$50,000 for research at Blacktown and Mount Druitt

The grant recipients gathered with key figures from across the health district, Western Sydney University and the Better Foundation at Blacktown Hospital last week.

Mental health, obesity and heart health are among the topics of research being funded by the $50,000 inaugural Blacktown and Mount Druitt Hospitals Medical Kickstarter grants.

The grant recipients gathered at Blacktown Hospital last week to formally mark a step forward in the ambitious research plan for the two hospitals.

These are the first medical kick-starter grants specifically for Blacktown and Mount Druitt Hospitals (BMDH), funded by Western Sydney University, the Western Sydney Local Health District (WSLHD) Research and Education Network (REN) and Better Foundation.

The six winners (see below) represented a wide range of specialities including infectious diseases, cardiology, renal medicine and mental health.

BMDH general manager Ned Katrib said he was excited by the continued development of research and education at the hospitals.

WSLHD chief executive Graeme Loy, WSU Dean of Medicine Prof Annemarie Hennessy, REN director Prof Stephen Leeder and Blacktown Hospital senior psychiatrist Vlasios Brakoulias.

“With the record growth in clinical activity and investment we’ve seen here, it makes sense to take research to the next level,” Mr Katrib said.

“Clinicians here don’t just have the very best facilities – they’re part of a robust and growing network committed to constantly improving the way we deliver health.”

REN director Professor Stephen Leeder congratulated all the recipients of the inaugural grants.

“Each of these researchers continues in the district’s rich tradition of cutting-edge research to improve clinical care,” Prof Leeder said.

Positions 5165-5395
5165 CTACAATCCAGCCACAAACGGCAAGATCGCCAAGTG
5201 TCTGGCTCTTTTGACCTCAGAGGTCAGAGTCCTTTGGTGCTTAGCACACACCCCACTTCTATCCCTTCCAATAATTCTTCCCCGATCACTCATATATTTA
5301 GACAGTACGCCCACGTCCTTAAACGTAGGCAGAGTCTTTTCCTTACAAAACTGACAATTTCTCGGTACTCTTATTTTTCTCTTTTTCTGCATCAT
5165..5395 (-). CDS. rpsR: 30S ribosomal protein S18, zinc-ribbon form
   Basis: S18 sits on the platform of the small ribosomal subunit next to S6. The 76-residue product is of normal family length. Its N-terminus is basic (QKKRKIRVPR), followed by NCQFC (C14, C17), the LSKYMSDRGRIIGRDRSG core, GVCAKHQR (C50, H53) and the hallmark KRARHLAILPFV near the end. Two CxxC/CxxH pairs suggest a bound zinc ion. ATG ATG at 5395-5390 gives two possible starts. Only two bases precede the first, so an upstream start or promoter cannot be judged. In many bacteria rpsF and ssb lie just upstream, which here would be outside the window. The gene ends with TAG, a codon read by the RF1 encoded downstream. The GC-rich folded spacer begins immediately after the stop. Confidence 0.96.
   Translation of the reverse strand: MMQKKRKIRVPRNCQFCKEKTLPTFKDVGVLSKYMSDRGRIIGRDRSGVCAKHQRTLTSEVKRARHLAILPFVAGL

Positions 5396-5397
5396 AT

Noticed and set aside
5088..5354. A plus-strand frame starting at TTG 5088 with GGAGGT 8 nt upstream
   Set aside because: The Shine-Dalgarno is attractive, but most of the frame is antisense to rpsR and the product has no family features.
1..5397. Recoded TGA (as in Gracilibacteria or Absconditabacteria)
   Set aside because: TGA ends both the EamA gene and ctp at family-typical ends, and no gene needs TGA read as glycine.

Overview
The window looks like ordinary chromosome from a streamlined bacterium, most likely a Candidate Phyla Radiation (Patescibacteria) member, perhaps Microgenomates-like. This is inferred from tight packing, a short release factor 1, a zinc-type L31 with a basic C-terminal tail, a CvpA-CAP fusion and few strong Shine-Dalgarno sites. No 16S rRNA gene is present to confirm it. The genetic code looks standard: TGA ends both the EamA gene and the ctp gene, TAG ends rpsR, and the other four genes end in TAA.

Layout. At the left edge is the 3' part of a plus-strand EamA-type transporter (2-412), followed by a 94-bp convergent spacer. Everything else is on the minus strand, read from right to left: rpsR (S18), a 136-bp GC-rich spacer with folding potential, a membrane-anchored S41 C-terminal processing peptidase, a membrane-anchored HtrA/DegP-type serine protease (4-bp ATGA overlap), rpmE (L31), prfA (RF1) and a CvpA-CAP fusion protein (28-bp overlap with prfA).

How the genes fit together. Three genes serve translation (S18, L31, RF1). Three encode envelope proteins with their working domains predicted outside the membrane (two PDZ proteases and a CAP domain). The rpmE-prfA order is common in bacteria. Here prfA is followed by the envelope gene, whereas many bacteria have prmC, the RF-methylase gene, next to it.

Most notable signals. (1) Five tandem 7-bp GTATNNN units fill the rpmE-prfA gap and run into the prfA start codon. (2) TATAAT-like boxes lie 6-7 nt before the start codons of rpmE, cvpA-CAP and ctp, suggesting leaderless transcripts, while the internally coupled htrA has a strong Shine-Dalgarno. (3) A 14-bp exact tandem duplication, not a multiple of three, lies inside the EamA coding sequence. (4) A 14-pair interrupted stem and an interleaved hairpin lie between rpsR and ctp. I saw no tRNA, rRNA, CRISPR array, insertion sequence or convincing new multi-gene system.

“I look forward to seeing their results and how the findings are applied to practice.”

Medical Kickstarter Grant recipients Dr Aditya Bhat, Dr Katrina Chau and Dr Marianne Martinello.

BMHD Medical Research Kickstarter grant recipients

Ramanathan Ganapathy, Mental Health. Ramanathan’s research seeks to examine the causes of the high rates of emergency presentations for suicidal ideation and self-harm among Aboriginal and Torres Strait Islander people, and provide recommendations to reduce such rates.

Katrina Chau, Renal Medicine. Katrina’s research aims to analyse the gut health of patients undergoing peritoneal dialysis at home, in order to understand the causes of abdominal infections that can lead to serious injury or death.

Marianne Martinello, Infectious Diseases. Marianne’s research aims to evaluate the effectiveness of shortened therapy for direct-acting antiviral treatment of hepatitis C for people with the infection and very early liver disease.

Ramy Bishay, Diabetes & Endocrinology. Ramy’s research aims to investigate the effectiveness of two widely available diabetes therapies in achieving diabetes control and reversal of liver damage at Blacktown Hospital’s Metabolic and Weight Loss Program.

Harsh Chalana, Mental Health. Harsh’s research will examine the link between oral and gut health and obesity among people with schizophrenia and other mental health conditions.

Aditya Bhat, Cardiology. Aditya’s research will evaluate the impact of a specialised atrial fibrillation (irregular heart beat) clinic for frail, elderly patients to assess outcomes, symptom management and quality of life.